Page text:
You should always consult your dermatologist to foresee any allergic reactions. If you feel any triggering or burn in your skin, stop using it and consult your doctor. To avoid these burns, particularly those new to skincare or have a sensitive skin type, try a patch test before using any product.
Did you know that your skin is marginally acidic?
To stay upbeat, healthy, and have glowing skin, the pH level needs to be kept acidic at generally 4.7. Usually, we have an acidic film on our skin's external layer (the acid mantle), which shields the skin from microscopic organisms, contamination, and allergens. Nonetheless, utilizing too many acidic items (like AHAs and BHAs) can aggravate your skin, while using excessively alkaline items and can cause redness and even accelerate aging.
Types of fragrances in products
You'll discover three sorts of aromas in skincare items:
- Synthetic fragrance: Made up of 20+ ingredients, it generally utilizes benzene, petrol chemicals, and phthalates derivatives. No, they're not as toxic, but they do irritate your skin.
- Natural fragrance: Extracted from organic ingredients, similar to citrus flowers or fruits, through distillation, fermentation, and cold-pressing. It can still activate a lot of irritation in the skin. It's typically recorded as a "natural scent/fragrance" with the allergens (like limonene and citral).
- Essential oil: This is the WORST sort of fragrance you can use on your skin. Extricated from seeds, leaves, or flowers, fragranced essential oils are everyday allergens that effectively trigger negative responses (mainly when utilized in high portions). You'll discover their name on the ingredient list with the allergens recorded independently, such as Angustifolia oil, limonene, Lavandula, or citronellol.
Hey, Wait! Don't Fragrance-Free Skincare Products Smell Too?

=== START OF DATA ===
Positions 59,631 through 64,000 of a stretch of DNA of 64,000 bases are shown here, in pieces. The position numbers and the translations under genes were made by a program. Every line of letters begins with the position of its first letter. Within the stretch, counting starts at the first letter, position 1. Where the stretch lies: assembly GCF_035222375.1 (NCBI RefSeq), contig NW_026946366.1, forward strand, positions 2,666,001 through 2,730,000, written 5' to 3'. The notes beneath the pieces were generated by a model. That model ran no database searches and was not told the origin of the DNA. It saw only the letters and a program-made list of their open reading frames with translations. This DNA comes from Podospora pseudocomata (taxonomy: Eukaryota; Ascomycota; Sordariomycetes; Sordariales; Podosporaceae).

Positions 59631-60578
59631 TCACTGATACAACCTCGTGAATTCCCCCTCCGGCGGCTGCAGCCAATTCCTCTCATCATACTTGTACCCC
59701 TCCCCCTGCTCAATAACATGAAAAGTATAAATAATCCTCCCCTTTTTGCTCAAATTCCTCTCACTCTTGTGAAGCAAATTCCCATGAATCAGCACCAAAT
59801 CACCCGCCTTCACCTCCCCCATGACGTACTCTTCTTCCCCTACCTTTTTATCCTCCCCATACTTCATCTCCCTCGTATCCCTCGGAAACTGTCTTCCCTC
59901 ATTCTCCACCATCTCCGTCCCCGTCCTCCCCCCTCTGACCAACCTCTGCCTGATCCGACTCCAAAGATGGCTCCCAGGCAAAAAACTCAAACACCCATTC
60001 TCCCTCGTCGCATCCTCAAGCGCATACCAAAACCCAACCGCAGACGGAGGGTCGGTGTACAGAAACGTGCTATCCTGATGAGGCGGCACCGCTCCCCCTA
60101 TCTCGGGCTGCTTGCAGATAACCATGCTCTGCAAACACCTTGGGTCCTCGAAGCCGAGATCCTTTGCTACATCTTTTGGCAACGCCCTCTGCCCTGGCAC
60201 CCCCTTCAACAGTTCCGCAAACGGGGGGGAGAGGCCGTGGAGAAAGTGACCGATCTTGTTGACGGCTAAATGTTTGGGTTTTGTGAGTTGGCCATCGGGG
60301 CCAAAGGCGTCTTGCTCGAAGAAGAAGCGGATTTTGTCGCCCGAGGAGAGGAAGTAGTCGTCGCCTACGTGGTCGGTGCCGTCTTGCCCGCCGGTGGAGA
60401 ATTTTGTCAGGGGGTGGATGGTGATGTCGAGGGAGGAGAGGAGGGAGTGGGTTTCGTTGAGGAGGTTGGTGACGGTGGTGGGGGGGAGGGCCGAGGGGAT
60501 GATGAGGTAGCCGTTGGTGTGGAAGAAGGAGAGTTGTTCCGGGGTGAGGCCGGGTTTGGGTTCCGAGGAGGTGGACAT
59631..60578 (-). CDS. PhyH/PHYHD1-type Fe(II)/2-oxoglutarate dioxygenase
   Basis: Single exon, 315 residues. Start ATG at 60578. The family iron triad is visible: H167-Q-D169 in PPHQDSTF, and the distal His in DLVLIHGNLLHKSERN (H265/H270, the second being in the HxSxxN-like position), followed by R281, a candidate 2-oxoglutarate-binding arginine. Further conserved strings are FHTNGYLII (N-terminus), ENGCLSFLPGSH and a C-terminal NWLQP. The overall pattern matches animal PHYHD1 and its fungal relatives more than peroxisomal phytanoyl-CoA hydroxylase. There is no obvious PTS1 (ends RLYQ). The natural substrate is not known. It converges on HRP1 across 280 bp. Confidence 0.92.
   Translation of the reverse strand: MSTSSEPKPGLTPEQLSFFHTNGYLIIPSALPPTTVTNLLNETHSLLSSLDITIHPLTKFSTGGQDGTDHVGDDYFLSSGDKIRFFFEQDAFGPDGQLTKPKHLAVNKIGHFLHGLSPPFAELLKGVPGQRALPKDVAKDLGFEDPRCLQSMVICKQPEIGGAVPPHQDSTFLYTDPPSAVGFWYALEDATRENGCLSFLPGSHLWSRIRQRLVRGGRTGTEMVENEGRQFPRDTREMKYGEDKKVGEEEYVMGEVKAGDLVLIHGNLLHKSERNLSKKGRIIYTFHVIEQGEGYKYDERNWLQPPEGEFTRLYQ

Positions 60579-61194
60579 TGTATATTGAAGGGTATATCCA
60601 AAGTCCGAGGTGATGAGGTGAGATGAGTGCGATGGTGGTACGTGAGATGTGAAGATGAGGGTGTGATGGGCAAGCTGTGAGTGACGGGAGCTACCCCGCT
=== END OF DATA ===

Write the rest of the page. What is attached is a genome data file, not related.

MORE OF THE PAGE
It's hard to believe you've ever run over an unscented product. Every ingredient has its smell (some are not so good to smell), and your nose recognizes an aroma originating from fragrance-free skincare items. But these scents are just coming from the ingredients that are in the product.
Fragrant ingredients in skincare or cosmetic items must meet similar guidelines for security as other ingredients. The law doesn't need FDA approval before the product reaches the market. However, they should be safe for buyers when used according to the labeled directions. Individuals or any company marketing or developing a product have a lawful obligation to guarantee the items are secure and appropriately labeled.
The American Academy of Dermatology (AAD) upholds recognizable proof of the common allergens of fragrance in all skincare, prescription or non-prescription drugs. The Academy asks the Cosmetic, Toiletry, and Fragrance Association (CTFA) to work with fragrance trade companies, the Food and Drug Administration (FDA), and the AAD to acquire the revealment of the ingredient list. The Academy believes that customers should be provided with all the information that is important for wellbeing.
Fragrance and labeling
FDA requires the rundown of ingredients under the Fair Packaging and Labeling ActExternal Link Disclaimer (FPLA). This law cannot be used to compel or force an organization to tell "trade secrets." Flavor and fragrance formulas are perplexing blends of a wide range of regular and synthetic ingredients, and they are the sorts of cosmetic components that come under "trade secret." If you want to know more about labeling and how FDA works, visit the Federal Register notice for this regulation and regulation on cosmetic ingredient labeling
Fragrance Allergies and Sensitivities
A few people might be hypersensitive or delicate to a specific ingredient in cosmetics, food, or different items, regardless of whether the vast majority accepts those ingredients.
A few segments of fragrance formulas can cause sensitivities or allergic reactions for some people.
If you are worried about sensitivity to certain fragrances, you might need to pick fragrance-free items and check the ingredient list cautiously. If purchasers have questions, they may contact the manufacturer directly.
Phthalates as Fragrance Ingredients
Phthalates are a gathering of synthetic compounds utilized in several items. The phthalate commonly used in fragrance items is diethyl phthalate or DEP.
The Bottom Line
Added fragrance is one of the most bothersome ingredients in skincare products. If you have delicate skin or a messed-up skin barrier, keep away from it at all costs. Please don't be scared, fragrance won't destroy your skin, but it is advisable to keep a distance as a preventive measure.